Background: Neck of femur (NOF) fractures are associated with significant morbidity and mortality in elderly people with multiple co-morbidities; making management of this patient subgroup challenging. Predictors of an increase in morbidity and mortality would therefore provide a useful framework for the assessment and management of this demographic. Within the current literature, hypoalbuminaemia (<35g/dl) has been highlighted as being a good biochemical predictor of short-term mortality (<12 months). Our aims were to assess whether there was an association between low albumin levels and mortality and whether the severity adversely affects outcomes.
Materials and Methods: Patients admitted to our large district hospital between January 2011 and December 2012 who had sustained a NOF fracture, were over 65 years old and had a pre-operative albumin level were included. This retrospective, longitudinal, observational study concluded in July 2014. Demographic and pre-operative function and albumin data was collated retrospectively. An association with mortality was made.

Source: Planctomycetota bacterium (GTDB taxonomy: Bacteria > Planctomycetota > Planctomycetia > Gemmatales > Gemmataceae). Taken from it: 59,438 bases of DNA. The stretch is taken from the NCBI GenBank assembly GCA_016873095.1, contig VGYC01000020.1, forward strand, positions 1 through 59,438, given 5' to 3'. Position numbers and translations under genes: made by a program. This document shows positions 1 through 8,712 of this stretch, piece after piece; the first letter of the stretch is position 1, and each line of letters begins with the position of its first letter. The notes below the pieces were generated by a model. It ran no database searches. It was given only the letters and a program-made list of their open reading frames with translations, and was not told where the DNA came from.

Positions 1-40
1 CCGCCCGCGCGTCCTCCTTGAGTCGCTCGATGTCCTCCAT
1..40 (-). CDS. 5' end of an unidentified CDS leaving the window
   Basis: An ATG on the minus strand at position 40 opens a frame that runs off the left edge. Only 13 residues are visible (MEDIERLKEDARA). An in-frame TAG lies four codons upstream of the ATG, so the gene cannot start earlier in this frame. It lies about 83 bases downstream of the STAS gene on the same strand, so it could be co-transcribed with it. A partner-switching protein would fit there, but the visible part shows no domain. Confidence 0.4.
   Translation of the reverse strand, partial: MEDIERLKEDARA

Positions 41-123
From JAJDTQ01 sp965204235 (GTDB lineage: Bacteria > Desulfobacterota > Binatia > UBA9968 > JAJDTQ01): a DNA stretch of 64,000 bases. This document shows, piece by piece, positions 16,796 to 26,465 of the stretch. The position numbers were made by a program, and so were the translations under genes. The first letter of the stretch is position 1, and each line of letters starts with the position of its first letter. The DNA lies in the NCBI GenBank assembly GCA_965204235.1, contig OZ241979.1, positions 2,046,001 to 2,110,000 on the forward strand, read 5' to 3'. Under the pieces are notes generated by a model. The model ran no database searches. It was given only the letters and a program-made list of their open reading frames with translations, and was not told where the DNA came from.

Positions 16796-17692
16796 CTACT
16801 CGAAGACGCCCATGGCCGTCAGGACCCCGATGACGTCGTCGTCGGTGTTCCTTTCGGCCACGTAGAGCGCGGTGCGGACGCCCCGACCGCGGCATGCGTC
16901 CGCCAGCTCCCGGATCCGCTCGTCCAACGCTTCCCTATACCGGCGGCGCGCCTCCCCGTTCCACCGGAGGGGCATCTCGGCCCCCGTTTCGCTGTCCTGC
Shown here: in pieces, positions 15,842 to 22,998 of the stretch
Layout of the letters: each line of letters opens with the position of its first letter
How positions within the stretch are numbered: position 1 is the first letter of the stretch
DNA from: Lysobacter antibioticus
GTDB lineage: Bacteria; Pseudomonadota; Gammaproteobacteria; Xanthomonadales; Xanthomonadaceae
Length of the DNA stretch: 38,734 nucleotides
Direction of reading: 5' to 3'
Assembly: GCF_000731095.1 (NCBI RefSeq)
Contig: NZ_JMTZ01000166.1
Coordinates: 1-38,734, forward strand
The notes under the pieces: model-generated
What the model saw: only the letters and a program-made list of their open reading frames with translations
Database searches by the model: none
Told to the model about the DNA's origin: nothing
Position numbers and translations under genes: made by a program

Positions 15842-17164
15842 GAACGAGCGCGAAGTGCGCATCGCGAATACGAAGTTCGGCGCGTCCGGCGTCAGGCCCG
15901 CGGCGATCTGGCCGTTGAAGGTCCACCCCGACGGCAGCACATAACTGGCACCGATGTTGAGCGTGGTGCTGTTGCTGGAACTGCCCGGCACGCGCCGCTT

Results: 471 patients had usable data. Mean pre-operative albumin level was 29.5g/dl (SD 6.22g/dl) in patients who died and 32.8g/dl (SD 6.43g/dl) in patients who survived during the study period. Pre-operative albumin level was significantly associated with survival (hazard ratio 0.957: 95% CI (0.937, 0.978); p<0.001). Thus, a reduction of 1g/dl in pre-operative albumin is associated with an increased hazard of death of 4.3%.
Conclusions: Early identification of patients with hypoalbuminaemia on admission with a venous blood sample and timely input from orthogeriatrians could optimise these patients pre- and post-operatively. This may enable rates of morbidity and mortality to fall. Hypoalbuminaemia may be a reasonable predictor of shorter-term mortality in this patient subgroup. However, this may reflect existing co-morbidities rather than an isolated cause. This study supports an association between hypoalbuminaemia and poorer outcome for patients with NOF fractures.